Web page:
Government set to simplify employer duties

6 February 2015
We look at how the new regulations will affect employers.

Draft regulations designed to simplify auto enrolment for small businesses have been published by the DWP. 

The changes are due to come into force on 1 April 2015, just in time for an estimated 1.3 million small employers staging over the next few years1. Although we don't yet have the final regulations, it's expected that these will go through without any major changes. 

Changes to the information requirements

At the moment, an employer could be sending out nine different types of information at different times to different workers. This is seen as complicated, confusing and costly.  The draft regulations propose to distil these nine pieces of information into three:

  • one to all employees at staging date or individually when a new employee joins;
  • one to all employees if the employer decides to postpone; and
  • one to each employee when they are auto enrolled, re-enrolled or enrolled following opt in or joining.

Exceptions to the employer duties

The DWP recognised that there are some people for whom auto enrolment could be unsuitable or burdensome. The proposed changes allow the employer to decide whether to apply the auto or re-enrolment rules in certain cases whereas before, they had no choice.

Workers leaving employment

The employer does not have to auto enrol, or re-enrol any jobholder where:

  • the jobholder has given notice of leaving or retirement, or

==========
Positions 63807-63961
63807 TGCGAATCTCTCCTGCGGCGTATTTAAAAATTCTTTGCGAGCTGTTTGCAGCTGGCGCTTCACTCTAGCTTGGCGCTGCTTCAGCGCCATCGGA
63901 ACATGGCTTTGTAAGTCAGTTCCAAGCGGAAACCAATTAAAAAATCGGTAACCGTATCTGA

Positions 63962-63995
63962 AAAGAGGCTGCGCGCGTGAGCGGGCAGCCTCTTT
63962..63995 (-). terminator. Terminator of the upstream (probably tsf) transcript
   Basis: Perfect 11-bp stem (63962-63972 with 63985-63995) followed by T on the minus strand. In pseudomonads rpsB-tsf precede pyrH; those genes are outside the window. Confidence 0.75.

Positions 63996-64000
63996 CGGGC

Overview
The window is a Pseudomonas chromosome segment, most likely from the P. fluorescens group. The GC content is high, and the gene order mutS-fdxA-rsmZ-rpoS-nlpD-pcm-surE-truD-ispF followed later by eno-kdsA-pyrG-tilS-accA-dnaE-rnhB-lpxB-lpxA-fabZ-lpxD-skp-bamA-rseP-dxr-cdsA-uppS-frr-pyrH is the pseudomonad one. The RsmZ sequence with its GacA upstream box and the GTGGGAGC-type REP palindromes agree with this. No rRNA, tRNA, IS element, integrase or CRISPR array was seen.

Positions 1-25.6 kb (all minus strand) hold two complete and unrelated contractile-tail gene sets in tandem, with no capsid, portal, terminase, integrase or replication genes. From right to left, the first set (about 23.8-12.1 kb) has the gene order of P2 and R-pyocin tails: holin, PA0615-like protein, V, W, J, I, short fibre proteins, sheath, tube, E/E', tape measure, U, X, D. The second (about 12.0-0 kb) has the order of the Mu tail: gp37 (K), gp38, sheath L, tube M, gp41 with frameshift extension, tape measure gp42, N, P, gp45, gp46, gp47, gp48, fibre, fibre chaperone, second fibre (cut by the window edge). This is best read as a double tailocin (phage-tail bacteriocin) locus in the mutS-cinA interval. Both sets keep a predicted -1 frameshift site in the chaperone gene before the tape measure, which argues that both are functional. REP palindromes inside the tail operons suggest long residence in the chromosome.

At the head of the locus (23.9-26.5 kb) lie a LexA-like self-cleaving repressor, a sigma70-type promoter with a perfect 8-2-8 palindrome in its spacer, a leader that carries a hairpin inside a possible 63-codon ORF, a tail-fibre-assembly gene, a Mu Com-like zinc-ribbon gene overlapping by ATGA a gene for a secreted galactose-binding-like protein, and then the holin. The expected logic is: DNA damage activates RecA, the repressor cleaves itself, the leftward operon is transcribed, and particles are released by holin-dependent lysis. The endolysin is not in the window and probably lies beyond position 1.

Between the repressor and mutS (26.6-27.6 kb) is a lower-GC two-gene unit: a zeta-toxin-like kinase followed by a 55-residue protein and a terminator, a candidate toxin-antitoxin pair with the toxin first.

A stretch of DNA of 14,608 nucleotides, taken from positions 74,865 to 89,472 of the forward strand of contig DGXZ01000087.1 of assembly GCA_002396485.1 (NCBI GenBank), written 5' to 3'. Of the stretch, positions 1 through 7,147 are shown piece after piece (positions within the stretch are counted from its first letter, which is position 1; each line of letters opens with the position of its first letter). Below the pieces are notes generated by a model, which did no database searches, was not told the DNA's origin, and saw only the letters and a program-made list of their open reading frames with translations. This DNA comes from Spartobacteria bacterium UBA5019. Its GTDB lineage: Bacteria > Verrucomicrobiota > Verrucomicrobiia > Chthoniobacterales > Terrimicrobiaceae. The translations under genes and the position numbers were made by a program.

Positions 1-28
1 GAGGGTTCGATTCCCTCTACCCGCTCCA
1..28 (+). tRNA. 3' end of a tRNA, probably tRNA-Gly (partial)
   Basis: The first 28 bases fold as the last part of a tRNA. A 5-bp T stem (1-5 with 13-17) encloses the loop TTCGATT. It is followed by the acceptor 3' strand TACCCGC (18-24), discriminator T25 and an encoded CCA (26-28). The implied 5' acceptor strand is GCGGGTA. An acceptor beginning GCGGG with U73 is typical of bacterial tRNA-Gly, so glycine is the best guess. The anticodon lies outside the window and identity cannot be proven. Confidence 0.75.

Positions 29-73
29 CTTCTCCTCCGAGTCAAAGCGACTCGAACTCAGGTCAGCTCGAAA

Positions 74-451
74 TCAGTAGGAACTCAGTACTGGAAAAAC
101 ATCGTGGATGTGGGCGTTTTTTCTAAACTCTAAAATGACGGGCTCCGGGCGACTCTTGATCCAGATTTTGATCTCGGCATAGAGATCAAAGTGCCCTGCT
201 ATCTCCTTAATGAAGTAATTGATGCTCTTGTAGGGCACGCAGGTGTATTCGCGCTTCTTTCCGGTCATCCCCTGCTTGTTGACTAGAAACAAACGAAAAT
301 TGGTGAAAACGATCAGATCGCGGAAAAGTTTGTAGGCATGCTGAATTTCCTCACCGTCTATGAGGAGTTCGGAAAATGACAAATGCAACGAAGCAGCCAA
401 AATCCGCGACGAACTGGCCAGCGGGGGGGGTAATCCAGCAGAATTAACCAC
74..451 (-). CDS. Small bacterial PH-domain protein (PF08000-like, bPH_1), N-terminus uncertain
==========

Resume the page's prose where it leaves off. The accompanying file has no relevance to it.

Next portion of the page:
• the jobholder has been given notice of dismissal, and
  • the auto enrolment or re-enrolment date falls within the notice period, or
  • notice is given within 6 weeks after the auto enrolment or re-enrolment date.

In addition, employers can elect not to allow workers to opt in or join a pension scheme during any period of notice of leaving, retirement or dismissal. 


Aisha's auto enrolment date was 1st of August. She hands in her notice on 8th August. As this is within 6 weeks of her auto enrolment date, Aisha's employer decides to stop the auto enrolment process.

Jim, an entitled worker, is under 1 weeks' notice of dismissal for disciplinary reasons. He then asks to join a pension scheme but the employer elects not to proceed as Jim has asked to join during the notice period.

Workers who previously left a pension scheme

Some employers operate 'contractual enrolment' where workers are enrolled into a pension scheme when they join service unless they request otherwise. Those who don't want to join the pension scheme under contractual enrolment might still need to be auto enrolled. To prevent this, the proposed change allows employers to choose not to auto enrol jobholders who have ceased active membership of a qualifying scheme in the twelve months preceding the auto enrolment or re-enrolment date.